WETHERSFIELD, Conn. (WTNH) — Fears about the spread of the coronavirus has people emptying shelves of certain products at grocery stores and pharmacies. Now, stores across the state are rationing products.
News 8 checked at a Walgreens and a CVS in Wethersfield, both out of hand sanitizer, masks, cleaning disinfectants, and Lysol. The same is happening around the state.
At Apex Pharmacy in Hamden, they have been out of hand sanitizer for 12 days. They just got a new shipment on Wednesday morning, but they could only get the small bottles. The owner says even those are a popular size.
He says they are rationing how many a customer can buy at once. “We are limiting them to one package per customer, just to try and serve as many of our patients as we can.”
He says he’s not sure how long supplies will last but they have more on order.
With so many stores running low on these supplies, hand sanitizer is selling for as much as $25 a bottle on the internet, and people are looking for recipes to make their own.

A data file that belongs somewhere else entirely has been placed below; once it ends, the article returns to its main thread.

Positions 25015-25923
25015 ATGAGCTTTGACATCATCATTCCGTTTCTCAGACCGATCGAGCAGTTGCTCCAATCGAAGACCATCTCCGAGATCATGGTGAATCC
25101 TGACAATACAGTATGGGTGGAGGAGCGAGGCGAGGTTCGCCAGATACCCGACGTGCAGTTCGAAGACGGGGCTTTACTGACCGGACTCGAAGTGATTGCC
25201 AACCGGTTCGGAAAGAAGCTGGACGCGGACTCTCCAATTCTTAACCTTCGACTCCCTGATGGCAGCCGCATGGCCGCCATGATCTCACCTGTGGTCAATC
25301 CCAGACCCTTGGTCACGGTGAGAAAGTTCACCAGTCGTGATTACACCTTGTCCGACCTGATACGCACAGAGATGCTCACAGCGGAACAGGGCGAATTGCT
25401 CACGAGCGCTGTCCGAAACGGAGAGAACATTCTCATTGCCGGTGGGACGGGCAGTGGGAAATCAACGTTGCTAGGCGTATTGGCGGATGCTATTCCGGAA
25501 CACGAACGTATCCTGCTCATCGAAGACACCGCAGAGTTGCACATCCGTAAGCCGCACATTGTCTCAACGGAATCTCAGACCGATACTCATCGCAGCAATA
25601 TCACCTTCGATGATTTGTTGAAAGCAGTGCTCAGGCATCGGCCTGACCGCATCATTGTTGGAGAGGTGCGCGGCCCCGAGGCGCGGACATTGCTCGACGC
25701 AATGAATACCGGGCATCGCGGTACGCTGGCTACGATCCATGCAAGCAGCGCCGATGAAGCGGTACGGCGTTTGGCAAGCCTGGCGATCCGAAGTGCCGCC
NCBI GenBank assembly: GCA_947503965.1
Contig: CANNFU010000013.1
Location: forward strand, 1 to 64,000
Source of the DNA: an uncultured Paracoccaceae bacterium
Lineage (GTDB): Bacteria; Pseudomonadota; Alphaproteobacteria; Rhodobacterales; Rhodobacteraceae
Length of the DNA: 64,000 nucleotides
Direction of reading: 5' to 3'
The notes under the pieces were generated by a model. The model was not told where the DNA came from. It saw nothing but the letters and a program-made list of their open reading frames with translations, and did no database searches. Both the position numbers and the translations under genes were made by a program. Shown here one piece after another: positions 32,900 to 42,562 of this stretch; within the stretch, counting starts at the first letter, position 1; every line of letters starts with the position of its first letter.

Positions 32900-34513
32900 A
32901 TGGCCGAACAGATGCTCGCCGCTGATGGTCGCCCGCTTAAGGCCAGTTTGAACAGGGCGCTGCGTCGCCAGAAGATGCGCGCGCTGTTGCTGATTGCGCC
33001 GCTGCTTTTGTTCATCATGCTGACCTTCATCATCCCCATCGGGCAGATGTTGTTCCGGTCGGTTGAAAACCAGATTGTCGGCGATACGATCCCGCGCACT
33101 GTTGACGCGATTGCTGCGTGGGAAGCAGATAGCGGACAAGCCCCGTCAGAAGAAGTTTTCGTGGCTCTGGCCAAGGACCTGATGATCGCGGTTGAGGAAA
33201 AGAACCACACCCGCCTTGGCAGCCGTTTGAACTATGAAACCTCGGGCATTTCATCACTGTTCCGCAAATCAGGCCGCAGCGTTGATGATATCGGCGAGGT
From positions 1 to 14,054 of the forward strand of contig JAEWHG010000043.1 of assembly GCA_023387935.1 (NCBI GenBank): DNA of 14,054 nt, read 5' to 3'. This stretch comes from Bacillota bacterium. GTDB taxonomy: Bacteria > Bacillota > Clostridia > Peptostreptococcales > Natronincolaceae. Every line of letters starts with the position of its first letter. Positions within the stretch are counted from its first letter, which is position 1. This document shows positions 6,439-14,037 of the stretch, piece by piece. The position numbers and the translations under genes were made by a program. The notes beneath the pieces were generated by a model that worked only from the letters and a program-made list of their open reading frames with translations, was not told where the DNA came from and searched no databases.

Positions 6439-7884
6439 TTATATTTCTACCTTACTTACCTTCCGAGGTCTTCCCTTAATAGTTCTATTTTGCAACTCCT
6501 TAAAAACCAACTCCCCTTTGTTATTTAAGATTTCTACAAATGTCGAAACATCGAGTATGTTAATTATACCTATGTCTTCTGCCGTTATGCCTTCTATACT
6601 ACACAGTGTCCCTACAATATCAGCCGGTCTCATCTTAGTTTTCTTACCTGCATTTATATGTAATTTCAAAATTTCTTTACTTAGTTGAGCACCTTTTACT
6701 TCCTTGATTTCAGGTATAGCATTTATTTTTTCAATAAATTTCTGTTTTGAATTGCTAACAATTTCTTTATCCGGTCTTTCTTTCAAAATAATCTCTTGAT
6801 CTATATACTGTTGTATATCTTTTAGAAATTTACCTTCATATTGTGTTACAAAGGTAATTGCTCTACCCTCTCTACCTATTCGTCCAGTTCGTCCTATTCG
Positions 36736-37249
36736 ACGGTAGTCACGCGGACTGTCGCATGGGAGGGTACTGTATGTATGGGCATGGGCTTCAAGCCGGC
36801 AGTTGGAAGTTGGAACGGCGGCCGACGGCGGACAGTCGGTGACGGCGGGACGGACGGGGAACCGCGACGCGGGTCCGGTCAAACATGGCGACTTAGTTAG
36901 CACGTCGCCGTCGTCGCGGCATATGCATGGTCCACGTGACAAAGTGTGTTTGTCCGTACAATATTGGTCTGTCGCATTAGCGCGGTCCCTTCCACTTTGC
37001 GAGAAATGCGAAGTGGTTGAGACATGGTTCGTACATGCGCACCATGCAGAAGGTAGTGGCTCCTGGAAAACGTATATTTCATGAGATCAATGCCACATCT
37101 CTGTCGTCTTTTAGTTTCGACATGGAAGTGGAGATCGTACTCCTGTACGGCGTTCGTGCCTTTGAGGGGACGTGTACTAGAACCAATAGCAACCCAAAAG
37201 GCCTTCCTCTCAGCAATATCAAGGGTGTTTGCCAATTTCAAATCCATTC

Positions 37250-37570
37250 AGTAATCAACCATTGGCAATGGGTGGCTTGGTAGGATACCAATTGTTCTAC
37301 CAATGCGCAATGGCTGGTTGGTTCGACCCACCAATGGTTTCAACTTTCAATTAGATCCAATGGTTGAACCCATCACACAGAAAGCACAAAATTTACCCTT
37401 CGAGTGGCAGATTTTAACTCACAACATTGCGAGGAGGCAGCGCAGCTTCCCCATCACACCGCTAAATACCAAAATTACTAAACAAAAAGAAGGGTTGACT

David Mason of Apex Pharmacy explained that people have learned through the internet that they can make their own “hand sanitizer” by mixing alcohol and aloe vera gel, but right now all supplies of all of those are also out of stock.
A homemade brew of hand sanitizer? Is it safe? Will it work? Hard to know if you’re getting it off the internet. But experts say if you are going to attempt it, keep in mind, alcohol is flammable.
But do these products even stand up against the coronavirus?
Does hand sanitizer work against the coronavirus? What percentage of alcohol do you need in the hand sanitizer?
News 8’s Bob Wilson asked the experts at Connecticut Children’s Medical Center, and they say it works very well; it will kill the virus.
But, they say, handwashing also works as well, especially if your hands are dirty.
Regular hand sanitizer, Purell, they all work very well against the coronavirus, but so does good old-fashioned handwashing, which really would be preferable especially if you do have any visible dirt on your skin.– Dr. Melissa Held/ Connection Children’s Medical Center
Dirty hands tend to collect the virus, making it harder for the hand sanitizer to work.
Experts also recommend using a hand sanitizer with at least 60% alcohol.